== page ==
A partial view of the ruins of Babylon from Saddam Hussein
's Summer Palace
|Location||Hillah, Babil Governorate, Iraq|
|Coordinates||32°32′11″N 44°25′15″E / 32°32′11″N 44°25′15″E / 32.53639; 44.42083|
|Cultures||Akkadian, Amorite, Kassite, Assyrian, Chaldean, Achaemenid, Hellenistic, Parthian, Sasanian|
|Archaeologists||Hormuzd Rassam, Robert Koldewey|
|Criteria||Cultural: (iii), (vi)|
|Designated||2019 (43rd 278|
|State Party|| Iraq|
Babylon was a key kingdom in ancient Mesopotamia from the 18th to 6th centuries BC. The name-giving capital city was built on the Euphrates river and divided in equal parts along its left and right banks, with steep embankments to contain the river's seasonal floods. Babylon was originally a small Akkadian town dating from the period of the Akkadian Empire c. 2300 BC.
The town became part of a small independent city-state with the rise of the First Babylonian dynasty in the 19th century BC. After the Amorite king Hammurabi created a short-lived empire in the 18th century BC, he built Babylon up into a major city and declared himself its king, and southern Mesopotamia became known as Babylonia and Babylon eclipsed Nippur as its holy city. The empire waned under Hammurabi's son Samsu-iluna and Babylon spent long periods under Assyrian, Kassite and Elamite domination. After being destroyed and then rebuilt by the Assyrians, Babylon became the capital of the short-lived Neo-Babylonian Empire from 609 to 539 BC. The Hanging Gardens of Babylon were one of the Seven Wonders of the Ancient World, although a number of scholars believe these were actually in the Assyrian capital of Nineveh. After the fall of the Neo-Babylonian Empire, the city came under the rule of the Achaemenid, Seleucid, Parthian, Roman, and Sassanid empires.
It has been estimated that Babylon was the largest city in the world c. 1770 – c. 1670 BC, and again c. 612 – c. 320 BC. It was perhaps the first city to reach a population above 200,000. Estimates for the maximum extent of its area range from 890 to 900 hectares (2,200 acres).
The remains of the city are in present-day Hillah, Babil Governorate, Iraq, about 85 kilometres (53 mi) south of Baghdad, comprising a large tell of broken mud-brick buildings and debris.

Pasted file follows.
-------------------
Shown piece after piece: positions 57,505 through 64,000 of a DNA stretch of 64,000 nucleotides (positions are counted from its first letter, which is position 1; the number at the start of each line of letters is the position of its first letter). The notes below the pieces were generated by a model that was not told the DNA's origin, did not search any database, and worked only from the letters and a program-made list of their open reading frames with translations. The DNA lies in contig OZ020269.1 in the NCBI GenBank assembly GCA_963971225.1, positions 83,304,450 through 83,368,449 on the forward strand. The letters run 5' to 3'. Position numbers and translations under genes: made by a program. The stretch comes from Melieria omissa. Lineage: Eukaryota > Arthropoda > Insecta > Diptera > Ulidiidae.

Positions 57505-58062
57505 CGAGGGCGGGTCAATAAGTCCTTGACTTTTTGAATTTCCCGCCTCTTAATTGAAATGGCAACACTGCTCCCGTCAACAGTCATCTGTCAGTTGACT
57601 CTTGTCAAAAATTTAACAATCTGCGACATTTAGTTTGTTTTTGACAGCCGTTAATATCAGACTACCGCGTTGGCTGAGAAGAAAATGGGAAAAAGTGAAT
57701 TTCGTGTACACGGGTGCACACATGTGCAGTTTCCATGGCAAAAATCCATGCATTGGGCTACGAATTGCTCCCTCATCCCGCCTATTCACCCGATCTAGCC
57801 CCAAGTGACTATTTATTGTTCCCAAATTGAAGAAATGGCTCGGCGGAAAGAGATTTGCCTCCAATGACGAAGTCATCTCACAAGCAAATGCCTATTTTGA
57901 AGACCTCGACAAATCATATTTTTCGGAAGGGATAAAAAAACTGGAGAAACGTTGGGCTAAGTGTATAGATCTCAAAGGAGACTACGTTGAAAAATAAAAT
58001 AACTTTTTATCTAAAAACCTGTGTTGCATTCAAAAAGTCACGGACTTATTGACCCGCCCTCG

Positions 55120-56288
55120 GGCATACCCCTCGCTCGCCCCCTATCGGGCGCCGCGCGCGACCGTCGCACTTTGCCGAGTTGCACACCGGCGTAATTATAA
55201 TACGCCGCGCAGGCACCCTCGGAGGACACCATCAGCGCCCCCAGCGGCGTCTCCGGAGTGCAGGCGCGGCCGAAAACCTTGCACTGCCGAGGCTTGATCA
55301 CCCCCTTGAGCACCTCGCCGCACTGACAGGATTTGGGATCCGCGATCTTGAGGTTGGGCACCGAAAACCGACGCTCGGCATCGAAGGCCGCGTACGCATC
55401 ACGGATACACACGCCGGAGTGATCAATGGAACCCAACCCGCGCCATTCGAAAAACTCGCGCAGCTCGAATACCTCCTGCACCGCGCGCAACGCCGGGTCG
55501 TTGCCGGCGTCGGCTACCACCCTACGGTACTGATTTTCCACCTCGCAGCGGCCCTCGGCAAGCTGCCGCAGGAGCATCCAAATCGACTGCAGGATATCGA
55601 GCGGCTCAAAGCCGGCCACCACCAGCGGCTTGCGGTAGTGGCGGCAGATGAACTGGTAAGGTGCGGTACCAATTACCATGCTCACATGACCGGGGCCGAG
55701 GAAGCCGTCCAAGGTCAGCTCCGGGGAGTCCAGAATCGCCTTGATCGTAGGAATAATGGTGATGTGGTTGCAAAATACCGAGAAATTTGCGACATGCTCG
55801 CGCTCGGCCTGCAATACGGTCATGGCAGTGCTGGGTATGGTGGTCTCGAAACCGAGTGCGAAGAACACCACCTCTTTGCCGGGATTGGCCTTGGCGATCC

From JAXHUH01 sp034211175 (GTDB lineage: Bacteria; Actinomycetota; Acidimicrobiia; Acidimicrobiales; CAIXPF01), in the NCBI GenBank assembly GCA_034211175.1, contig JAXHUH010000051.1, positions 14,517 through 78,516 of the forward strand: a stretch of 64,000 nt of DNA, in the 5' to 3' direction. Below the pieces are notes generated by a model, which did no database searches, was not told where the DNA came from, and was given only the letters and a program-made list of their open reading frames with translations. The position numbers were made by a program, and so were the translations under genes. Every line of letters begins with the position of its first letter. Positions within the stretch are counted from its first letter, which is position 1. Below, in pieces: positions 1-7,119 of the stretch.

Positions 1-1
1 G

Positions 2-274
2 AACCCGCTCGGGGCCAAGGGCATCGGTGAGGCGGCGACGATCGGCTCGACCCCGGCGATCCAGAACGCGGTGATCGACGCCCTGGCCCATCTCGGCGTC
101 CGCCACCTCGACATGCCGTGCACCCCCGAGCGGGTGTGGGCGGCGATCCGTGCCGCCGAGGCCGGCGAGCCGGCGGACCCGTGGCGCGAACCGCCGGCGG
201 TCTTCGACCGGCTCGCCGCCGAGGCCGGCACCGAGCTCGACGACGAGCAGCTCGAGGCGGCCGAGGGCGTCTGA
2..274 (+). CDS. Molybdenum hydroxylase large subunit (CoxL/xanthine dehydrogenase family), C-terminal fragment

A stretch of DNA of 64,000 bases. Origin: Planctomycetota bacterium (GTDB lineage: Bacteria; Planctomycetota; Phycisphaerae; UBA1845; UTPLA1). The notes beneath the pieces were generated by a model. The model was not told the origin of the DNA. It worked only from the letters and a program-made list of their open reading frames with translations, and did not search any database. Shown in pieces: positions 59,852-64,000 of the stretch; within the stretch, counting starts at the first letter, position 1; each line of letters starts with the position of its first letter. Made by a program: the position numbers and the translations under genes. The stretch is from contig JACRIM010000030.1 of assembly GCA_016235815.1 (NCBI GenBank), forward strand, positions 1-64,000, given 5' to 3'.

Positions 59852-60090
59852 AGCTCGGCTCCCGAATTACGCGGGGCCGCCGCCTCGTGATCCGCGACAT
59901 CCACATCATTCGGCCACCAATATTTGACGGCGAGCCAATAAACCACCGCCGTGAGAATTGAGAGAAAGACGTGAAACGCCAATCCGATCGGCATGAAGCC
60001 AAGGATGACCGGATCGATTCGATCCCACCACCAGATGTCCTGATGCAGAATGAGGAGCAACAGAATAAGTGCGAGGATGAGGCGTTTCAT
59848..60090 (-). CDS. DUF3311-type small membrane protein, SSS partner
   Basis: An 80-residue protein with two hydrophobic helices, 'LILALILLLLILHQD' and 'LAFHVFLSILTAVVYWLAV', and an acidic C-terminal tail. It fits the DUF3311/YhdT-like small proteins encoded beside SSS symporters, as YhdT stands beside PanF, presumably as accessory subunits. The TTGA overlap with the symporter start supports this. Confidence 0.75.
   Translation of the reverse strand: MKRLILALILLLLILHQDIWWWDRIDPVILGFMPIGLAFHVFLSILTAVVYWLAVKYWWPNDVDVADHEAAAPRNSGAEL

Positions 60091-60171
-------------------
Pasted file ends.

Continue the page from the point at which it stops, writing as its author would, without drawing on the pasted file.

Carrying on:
The main sources of information about Babylon—excavation of the site itself, references in cuneiform texts found elsewhere in Mesopotamia, references in the Bible, descriptions in classical writing (especially by Herodotus), and second-hand descriptions (citing the work of Ctesias and Berossus)—present an incomplete and sometimes contradictory picture of the ancient city even at its peak in the sixth century BC.
The spelling Babylon is the Latin representation of Greek Babulṓn (Βαβυλών), derived from the native (Babylonian) Bābilim, meaning "gate of the god(s)".
The cuneiform spelling was 𒆍𒀭𒊏𒆠 KA2.DIG̃IR.RAKI. This would correspond to the Sumerian phrase kan diĝirak "gate of the god".
The 𒆍 KA2 is the ideograph for "gate", 𒀭 DIG̃IR is "god", and the 𒊏 ra is phonetic.
The final 𒆠 KI is the determiner for a place name.
Archibald Sayce, writing in the 1870s, postulated that the Semitic name was a loan-translation of the original Sumerian name.
However, the "gate of god" interpretation is increasingly viewed as a Semitic folk etymology to explain an unknown original non-Semitic placename. I.J. Gelb in 1955 argued that the original name was Babil or Babilla, of unknown meaning and origin, as there were other similarly-named places in Sumer, and there are no other examples of Sumerian place-names being replaced with Akkadian translations. He deduced that it later transformed into Akkadian Bāb-ili(m). The Sumerian name Ka-dig̃irra was loan translation of the Semitic folk etymology, and not the original name. The re-translation of the Semitic name into Sumerian would have taken place at the time of the "Neo-Sumerian" Third Dynasty of Ur. (Bab-Il).
In the Hebrew Bible, the name appears as Babel (Hebrew: בָּבֶל Bavel, Tib. בָּבֶל Bāḇel; Classical Syriac: ܒܒܠ Bāwēl, Aramaic: בבל Babel; in Arabic: بَابِل Bābil), interpreted in the Book of Genesis to mean "confusion", from the verb bilbél (בלבל, "to confuse"). The modern English verb, to babble ("to speak meaningless words"), is popularly thought to derive from this name, but there is no direct connection.
Ancient records in some situations use "Babylon" as a name for other cities, including cities like Borsippa within Babylon's sphere of influence, and Nineveh for a short period after the Assyrian sack of Babylon.